In addition, a July 14 lawsuit filed on behalf of 174 Indian nationals, including 7 minor children, the legal action, the first to challenge the recent presidential proclamation, asks a court to compel the State Department “to issue decisions on the plaintiffs pending requests for H-1B and H-4 visas,” to enjoin the Department of Homeland Security from refusing entry to the United States” and to declare unlawful the proclamation’s “restriction on issuing new H-1B or H-4 visas or admitting new H-1B or H-4 visa holders.” The complaint seeks to protect H-1B professionals, including those who have passed the labor certification process and possess approved immigrant petitions. (Panda v. Wolf, 1:20-cv-01907, District Court, District of Columbia).
What Are My Options?
Once travel bans are lifted and consulates reopen, applicants with a visa approval notice will be able to come to the US. While the L-1, H-1B, and J-1 visas are subject to the Proclamation, applicants may want to consider alternative visa options, such as the O-1 visa for persons with extraordinary ability in the sciences, education, business, or athletics; O-1 for fashion models; O-1B for extraordinary artists in the motion picture industry; E-2 and E-1 Treaty Investor visa; TN Visa for Canadian and Mexican professionals; E-3 visas for Australians; Q-1 cultural exchange visa; and H-1B1 for citizens of Singapore and Chile. For employees who are in the US, they can also consider an H-1B transfer to a new employer, or transfer from OPT to another visa status.
If you are stuck in the US due to travel restrictions, read our suggestions. We can help prepare an extension of stay application or assist with overstay issues.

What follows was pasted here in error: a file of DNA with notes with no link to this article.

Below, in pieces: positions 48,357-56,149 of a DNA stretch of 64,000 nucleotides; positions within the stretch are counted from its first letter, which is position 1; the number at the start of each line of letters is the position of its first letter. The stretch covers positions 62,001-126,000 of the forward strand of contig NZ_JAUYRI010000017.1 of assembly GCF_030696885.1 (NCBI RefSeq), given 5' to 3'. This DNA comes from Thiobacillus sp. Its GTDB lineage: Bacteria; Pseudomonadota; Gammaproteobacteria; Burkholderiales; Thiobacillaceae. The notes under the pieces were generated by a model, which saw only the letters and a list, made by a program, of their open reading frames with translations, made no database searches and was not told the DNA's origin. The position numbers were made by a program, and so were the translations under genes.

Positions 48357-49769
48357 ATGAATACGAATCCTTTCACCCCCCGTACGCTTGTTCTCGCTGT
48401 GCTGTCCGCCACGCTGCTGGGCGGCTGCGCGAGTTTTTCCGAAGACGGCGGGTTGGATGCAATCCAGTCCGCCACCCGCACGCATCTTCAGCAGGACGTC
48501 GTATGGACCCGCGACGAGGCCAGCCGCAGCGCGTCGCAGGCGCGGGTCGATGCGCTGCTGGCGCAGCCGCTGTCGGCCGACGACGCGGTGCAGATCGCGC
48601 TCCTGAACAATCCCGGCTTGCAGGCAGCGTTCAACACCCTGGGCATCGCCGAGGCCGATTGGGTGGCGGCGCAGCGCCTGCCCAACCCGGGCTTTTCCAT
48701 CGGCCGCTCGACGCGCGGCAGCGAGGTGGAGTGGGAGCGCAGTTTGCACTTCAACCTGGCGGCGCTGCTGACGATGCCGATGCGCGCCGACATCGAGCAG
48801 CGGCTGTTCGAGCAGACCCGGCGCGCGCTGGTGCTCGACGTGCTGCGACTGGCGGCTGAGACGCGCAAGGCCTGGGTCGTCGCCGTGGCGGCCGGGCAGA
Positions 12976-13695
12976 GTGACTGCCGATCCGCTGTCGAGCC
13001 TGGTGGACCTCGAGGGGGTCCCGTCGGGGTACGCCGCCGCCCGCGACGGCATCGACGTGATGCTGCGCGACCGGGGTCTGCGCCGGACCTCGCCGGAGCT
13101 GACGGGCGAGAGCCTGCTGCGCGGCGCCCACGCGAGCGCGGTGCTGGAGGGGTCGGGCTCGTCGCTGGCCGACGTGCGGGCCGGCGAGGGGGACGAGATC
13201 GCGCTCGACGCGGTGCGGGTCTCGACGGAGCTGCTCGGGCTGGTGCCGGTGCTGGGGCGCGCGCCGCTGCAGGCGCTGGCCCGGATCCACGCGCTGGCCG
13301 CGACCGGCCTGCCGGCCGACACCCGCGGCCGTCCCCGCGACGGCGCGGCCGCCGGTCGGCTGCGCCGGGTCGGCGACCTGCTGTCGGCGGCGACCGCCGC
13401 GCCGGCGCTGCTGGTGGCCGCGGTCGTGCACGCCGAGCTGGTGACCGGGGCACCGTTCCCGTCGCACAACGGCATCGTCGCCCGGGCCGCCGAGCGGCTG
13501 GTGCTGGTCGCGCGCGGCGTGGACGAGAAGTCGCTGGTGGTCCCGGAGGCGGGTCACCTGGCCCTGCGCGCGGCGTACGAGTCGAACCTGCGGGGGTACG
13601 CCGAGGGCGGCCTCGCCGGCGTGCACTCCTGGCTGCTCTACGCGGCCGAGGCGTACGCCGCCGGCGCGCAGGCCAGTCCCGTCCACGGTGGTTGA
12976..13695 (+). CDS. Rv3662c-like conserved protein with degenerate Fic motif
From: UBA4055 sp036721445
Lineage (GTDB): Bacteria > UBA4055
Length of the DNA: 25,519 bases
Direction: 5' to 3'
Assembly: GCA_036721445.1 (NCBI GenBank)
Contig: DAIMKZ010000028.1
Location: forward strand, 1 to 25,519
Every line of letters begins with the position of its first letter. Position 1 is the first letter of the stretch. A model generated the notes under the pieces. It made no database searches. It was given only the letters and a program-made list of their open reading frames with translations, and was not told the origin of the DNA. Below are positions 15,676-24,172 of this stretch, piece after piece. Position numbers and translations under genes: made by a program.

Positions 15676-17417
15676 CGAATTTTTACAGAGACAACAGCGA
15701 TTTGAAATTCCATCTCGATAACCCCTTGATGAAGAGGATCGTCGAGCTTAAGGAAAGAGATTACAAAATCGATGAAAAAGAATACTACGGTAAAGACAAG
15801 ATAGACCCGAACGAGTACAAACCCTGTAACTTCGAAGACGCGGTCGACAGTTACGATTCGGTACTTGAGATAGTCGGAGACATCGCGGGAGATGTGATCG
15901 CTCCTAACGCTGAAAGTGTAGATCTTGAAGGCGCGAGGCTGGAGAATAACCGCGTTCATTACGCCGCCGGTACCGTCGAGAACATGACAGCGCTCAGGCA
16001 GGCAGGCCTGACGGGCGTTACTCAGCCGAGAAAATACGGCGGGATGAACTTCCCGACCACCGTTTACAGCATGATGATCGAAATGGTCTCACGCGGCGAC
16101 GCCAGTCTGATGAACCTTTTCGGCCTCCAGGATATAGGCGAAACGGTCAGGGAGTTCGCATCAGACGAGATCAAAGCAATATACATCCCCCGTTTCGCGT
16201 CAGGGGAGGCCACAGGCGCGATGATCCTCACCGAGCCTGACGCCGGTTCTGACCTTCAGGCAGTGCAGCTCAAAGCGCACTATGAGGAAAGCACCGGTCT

The Grady Firm, PC will be monitoring developments as they occur. If you have any questions regarding the President’s Executive Order, or are concerned how it will impact you or your employee, our experienced immigration attorneys are here to assist you. For more information, check out our video on this topic.
We are closely monitoring the COVID-19 pandemic and its impact on individuals, businesses, and immigrants. Stay turned for the latest information and visit our COVID-19 page.
The Grady Firm works with dynamic employers and employees across the country to prepare successful employment-based visa and Green Card applications. In addition, we help individuals, families, employees, business owners, and investors obtain non-immigrant and immigrant visas (B-1/B2, H-1B, H-2B, L-1A, L-1B, O-1, TN, E-2, E-3), as well and Green Cards and citizenship based on family relationships, investment, or employment.
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This article is for informational purposes only, and does not constitute legal advice or create an attorney-client relationship. This article does not make any guarantees as to the outcome of a particular matter, as each matter has its own set of circumstances and must be evaluated individually by a licensed attorney.